RENEE MCCREADY | RAW CHEF

Renée is a passionate advocate of the plant-based diet. She has been supplying beautiful salads and raw dessert treats to health shops and cafes for years. Renée’s raw vegan caramel chocolate slice is insanely good. Seek it out!

What’s the philosophy behind raw food?

The concept of eating raw has been around for a long time, it’s just that it has hit critical mass and become popular in the last two years. The idea is that food in its raw state holistically contains the entire vitamin and mineral content our body needs and the enzymes remain intact. When we heat food over a certain temperature we are actually killing all of the goodness in the food. In saying that, within the raw food movement, we do use dehydration which is around 42° Celsius. The enzymes and mineral content within the food remain intact at that level of cooking…or un-cooking. Enzymes get missed a lot in the nutritional fads that come about. People talk about vitamins and minerals but they don’t go into the enzymes and pro-biotics.

So it’s about the way our body processes food?

If you think about it from an energetic nutrition point of view, which for me is what it’s about, it’s about creating frequency. Everything in the universe contains frequency and food is a portion of that frequency. When we are consuming food in its raw state, we are consuming high frequency food and then as soon as we start to kill it, we’re killing or dropping that frequency. The frequency that we hold and the frequency the food holds is a co-creation. It’s feeding and nourishing us on a whole other level. Not only nutritionally but on an energetic level as well.

How did you get into raw food?

I got into it a long time ago. It was actually 2009 when I first started playing around with the concept of raw food. The whole idea made sense to me. My background was Chinese medicine so for me, it was an unusual flip because in Chinese medicine the foundation belief system is you cook the crap out of everything. Slow-cooked soups and stews with lots of meat. There was a lot of unlearning that had to happen for me. But working with raw food was a natural process that I understood. I started researching and playing around with recipes. I would research normal recipes and think, how can I turn this into a raw food recipe. Then I realised that it wasn’t new. I wasn’t inventing anything. I had thought I was coming up with these great concepts but people were already doing them.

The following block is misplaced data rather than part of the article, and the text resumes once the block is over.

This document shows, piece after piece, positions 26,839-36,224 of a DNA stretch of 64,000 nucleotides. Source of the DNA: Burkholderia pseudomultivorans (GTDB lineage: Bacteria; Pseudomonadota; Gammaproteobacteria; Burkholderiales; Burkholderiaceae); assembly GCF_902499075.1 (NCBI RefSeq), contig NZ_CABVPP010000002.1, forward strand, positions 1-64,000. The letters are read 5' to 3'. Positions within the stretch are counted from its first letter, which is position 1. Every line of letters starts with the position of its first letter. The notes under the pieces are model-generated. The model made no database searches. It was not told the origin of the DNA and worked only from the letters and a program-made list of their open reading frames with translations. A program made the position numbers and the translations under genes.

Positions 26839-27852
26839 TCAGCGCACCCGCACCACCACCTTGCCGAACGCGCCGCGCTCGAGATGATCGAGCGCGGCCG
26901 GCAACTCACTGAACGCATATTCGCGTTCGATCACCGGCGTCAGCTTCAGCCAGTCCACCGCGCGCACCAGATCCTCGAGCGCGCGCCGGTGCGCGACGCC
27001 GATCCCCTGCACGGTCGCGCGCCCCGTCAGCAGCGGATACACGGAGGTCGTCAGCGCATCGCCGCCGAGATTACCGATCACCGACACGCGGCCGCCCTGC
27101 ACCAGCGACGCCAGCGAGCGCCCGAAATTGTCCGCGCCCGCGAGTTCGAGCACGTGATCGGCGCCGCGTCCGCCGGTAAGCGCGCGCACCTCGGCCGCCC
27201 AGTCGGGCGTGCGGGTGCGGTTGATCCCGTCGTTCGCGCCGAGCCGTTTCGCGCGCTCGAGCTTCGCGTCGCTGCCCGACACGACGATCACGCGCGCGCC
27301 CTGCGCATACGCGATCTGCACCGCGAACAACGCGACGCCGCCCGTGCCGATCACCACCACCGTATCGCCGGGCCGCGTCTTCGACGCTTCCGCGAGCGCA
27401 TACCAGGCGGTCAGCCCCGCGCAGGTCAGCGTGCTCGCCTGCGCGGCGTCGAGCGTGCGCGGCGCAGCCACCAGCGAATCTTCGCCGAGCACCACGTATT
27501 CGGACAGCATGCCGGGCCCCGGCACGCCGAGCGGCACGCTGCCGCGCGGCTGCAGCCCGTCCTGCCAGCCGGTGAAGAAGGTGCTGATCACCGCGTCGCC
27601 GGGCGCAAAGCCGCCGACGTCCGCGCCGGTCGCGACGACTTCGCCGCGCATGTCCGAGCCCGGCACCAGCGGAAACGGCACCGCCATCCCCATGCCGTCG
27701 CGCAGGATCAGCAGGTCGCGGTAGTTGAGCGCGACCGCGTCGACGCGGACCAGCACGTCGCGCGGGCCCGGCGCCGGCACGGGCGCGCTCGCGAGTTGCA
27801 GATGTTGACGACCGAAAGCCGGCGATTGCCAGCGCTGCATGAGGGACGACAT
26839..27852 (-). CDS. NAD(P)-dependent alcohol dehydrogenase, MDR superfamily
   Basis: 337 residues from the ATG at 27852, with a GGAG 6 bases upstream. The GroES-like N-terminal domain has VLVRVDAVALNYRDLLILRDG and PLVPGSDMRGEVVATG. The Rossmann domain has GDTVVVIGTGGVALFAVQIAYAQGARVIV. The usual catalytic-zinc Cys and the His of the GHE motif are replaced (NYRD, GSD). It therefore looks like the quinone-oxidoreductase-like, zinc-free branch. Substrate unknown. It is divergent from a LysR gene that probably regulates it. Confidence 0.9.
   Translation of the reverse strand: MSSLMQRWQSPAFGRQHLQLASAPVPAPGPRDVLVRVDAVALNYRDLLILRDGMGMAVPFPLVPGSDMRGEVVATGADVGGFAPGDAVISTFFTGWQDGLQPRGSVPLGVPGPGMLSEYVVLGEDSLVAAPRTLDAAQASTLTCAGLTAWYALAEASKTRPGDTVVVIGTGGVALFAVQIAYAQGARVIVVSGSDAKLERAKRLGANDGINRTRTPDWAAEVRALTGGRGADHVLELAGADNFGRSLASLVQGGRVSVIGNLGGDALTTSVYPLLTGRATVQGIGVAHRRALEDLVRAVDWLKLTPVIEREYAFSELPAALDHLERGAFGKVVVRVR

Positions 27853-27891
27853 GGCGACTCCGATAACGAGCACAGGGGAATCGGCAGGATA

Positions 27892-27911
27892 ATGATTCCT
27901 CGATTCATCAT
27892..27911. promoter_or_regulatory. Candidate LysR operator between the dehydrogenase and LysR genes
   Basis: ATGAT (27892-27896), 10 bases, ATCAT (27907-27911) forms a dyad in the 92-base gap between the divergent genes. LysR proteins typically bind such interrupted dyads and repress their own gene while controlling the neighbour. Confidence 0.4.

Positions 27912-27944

Is it easy to find the ingredients you need?

You can buy a lot of them in supermarkets now, for example, coconut oil. You just have to make sure it’s organic cold-pressed. Terra Madre in Northcote is one of the most fantastic places to buy good organic produce suitable for a plant-based diet.

What about in winter, do you eat cold?

What it comes down to is that everyone is different. Every body type is different. Some people can handle a completely raw food or plant-based diet, as I like to call it, some can handle a certain amount of it. I believe it’s a seasonal thing. It’s important not to do something because it’s popular. You have to internally check how things feel for you. In the depths of winter, I believe that I need to eat warm soups and steamed vegetables, so I don’t choose to eat completely raw. When you eat seasonally and organically you’re choosing foods on a seasonal level and in summer, there are so many fresh vegetables and fruits and you want to eat more of that.

 You seem to want to educate people about this.

When you first start out and you want to eat a plant-based diet, it can be daunting because there are so many rules and regulations and even dogmas. In the end, if you just start with something simple, like raw ‘spag bol’. Make a sauce from puréed fresh tomatoes and spiralise a zucchini instead of pasta and there you have it.

When we consume food, it’s an experience. Right from the moment we have the thought, we are already in the process. And it’s about sharing. You share the experience of food with others. For me, making food is like meditation, I am always in a good space. I wouldn’t want to make that food if I was upset. That’s the spiritual aspect for me.

Renae Conversations with chef nov 2014-004 copy

 

 

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